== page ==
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Onset of volatile recycling into the mantle determined by xenon anomalies

S. Péron1,

1Institut de Physique du Globe de Paris - Sorbonne Paris Cité, UMR CNRS 7154, Université Paris Diderot. 1 Rue Jussieu, 75005, Paris, France

M. Moreira2

Affiliations  |  Corresponding Author  |  Cite as  |  Funding information

Péron, S., Moreira, M. (2018) Onset of volatile recycling into the mantle determined by xenon anomalies. Geochem. Persp. Let. 9, 21–25.

Institut de Physique du Globe de Paris

Geochemical Perspectives Letters 9  |  doi: 10.7185/geochemlet.1833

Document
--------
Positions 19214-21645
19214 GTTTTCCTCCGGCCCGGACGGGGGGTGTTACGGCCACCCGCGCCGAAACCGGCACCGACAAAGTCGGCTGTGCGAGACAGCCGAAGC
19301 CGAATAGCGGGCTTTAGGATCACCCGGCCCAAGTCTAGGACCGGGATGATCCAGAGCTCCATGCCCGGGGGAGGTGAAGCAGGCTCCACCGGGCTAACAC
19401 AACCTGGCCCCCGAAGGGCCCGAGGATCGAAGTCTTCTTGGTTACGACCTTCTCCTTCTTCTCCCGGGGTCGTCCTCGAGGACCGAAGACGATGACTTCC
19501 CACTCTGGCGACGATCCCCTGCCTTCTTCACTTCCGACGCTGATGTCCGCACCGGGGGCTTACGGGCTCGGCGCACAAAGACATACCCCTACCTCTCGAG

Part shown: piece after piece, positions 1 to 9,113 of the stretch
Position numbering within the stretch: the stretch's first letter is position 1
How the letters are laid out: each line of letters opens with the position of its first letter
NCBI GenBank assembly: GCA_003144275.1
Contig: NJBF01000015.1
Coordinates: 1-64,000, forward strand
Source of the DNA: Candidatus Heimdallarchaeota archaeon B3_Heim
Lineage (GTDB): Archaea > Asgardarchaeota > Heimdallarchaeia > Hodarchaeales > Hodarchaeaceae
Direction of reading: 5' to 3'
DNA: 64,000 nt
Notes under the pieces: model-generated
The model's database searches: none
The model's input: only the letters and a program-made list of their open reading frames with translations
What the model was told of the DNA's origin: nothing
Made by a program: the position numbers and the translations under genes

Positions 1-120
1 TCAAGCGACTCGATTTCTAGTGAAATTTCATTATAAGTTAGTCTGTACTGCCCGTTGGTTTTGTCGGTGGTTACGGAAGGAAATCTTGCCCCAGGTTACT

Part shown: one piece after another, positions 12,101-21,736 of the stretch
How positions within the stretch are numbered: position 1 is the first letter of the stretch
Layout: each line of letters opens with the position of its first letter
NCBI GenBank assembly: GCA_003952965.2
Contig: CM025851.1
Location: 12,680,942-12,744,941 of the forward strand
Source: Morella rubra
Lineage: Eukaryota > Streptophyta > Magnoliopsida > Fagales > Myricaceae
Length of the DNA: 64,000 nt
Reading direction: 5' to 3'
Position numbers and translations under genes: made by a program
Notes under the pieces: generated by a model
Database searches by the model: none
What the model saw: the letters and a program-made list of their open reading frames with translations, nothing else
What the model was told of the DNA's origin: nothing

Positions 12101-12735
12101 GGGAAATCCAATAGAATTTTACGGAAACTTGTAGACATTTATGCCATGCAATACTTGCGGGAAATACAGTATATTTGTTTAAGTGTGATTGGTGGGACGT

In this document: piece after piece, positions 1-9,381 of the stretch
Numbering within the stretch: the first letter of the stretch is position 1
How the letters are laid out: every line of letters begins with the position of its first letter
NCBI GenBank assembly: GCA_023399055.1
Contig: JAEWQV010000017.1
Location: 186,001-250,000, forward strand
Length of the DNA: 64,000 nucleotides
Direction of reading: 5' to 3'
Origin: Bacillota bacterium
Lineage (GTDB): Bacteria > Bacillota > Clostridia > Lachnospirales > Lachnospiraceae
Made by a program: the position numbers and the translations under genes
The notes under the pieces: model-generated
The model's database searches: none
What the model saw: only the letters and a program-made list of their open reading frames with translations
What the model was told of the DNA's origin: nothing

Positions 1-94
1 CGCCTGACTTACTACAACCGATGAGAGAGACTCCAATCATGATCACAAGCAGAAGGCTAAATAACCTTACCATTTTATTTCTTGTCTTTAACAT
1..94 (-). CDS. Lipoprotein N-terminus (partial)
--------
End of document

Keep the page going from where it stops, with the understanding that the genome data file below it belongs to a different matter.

Received 31 July 2018  |  Accepted 24 November 2018  |  Published 20 December 2018
Copyright © The Authors

Published by the European Association of Geochemistry
under Creative Commons License CC BY-NC-ND 4.0




Figure 1 Light xenon isotopic compositions for popping rock 2πD43. Measured data (blue dot) and corrected data for atmospheric contamination (orange dot) with a 129Xe/130Xe ratio of 7.6: (a) 126Xe/130Xe and (b) 128Xe/130Xe versus 124Xe/130Xe. For comparison, data of CO2 well gases from Caffee et al. (1999)

Caffee, M.W., Hudson, G.P., Velsko, C., Huss, G.R., Alexander, E.C., Chivas, R. (1999) Primordial Noble Gases from Earth's Mantle: Identification of Primitive Volatile Component. Science 285, 2115-2118.

(black points), Holland and Ballentine (2006)

Holland, G., Ballentine, C.J. (2006) Seawater subduction controls the heavy noble gas composition of the mantle. Nature 441, 186-191.

(black square) and Holland et al. (2009)

Holland, G., Cassidy, M., Ballentine, C.J. (2009) Meteorite Kr in Earth’s Mantle Suggests a Late Accretionary Source for the Atmosphere. Science 326, 1522-1525.